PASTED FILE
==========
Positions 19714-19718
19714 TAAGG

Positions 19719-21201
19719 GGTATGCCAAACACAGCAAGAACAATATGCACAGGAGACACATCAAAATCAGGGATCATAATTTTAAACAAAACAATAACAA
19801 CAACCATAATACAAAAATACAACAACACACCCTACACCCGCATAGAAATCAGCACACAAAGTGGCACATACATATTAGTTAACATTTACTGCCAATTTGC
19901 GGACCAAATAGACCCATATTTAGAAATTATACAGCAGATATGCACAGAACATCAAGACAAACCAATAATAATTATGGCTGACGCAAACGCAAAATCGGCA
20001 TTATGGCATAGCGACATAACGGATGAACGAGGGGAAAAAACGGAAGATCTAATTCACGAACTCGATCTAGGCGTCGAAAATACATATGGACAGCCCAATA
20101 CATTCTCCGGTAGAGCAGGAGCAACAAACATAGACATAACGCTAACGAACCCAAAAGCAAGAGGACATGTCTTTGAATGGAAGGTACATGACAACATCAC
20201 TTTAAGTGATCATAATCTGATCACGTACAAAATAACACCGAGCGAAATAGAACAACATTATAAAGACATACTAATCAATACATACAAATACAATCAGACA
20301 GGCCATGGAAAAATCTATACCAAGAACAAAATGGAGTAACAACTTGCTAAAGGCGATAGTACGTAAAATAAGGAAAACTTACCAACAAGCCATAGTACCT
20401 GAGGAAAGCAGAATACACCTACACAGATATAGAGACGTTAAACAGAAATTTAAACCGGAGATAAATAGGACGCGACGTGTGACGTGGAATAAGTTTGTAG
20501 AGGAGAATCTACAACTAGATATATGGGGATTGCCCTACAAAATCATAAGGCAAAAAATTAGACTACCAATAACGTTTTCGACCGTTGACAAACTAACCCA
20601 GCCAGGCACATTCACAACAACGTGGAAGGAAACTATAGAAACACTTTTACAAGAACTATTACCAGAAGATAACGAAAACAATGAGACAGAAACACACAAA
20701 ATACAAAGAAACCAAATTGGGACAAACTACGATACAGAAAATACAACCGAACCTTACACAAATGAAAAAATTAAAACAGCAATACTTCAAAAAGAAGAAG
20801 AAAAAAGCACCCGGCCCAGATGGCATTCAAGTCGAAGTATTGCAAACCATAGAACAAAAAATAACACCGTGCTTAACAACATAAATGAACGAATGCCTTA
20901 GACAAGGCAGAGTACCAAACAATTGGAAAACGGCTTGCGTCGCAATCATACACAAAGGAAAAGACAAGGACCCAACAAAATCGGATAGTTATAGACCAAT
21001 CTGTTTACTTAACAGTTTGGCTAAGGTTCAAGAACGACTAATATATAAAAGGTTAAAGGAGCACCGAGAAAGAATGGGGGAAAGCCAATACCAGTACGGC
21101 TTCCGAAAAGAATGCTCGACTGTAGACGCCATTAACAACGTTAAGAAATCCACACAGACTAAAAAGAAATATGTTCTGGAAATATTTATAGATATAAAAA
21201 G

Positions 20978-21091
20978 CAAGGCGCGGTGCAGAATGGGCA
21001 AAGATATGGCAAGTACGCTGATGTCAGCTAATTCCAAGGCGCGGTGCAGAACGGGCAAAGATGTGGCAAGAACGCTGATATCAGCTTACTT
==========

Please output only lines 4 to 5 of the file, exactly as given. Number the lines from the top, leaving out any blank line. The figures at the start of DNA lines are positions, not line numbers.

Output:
19719 GGTATGCCAAACACAGCAAGAACAATATGCACAGGAGACACATCAAAATCAGGGATCATAATTTTAAACAAAACAATAACAA
19801 CAACCATAATACAAAAATACAACAACACACCCTACACCCGCATAGAAATCAGCACACAAAGTGGCACATACATATTAGTTAACATTTACTGCCAATTTGC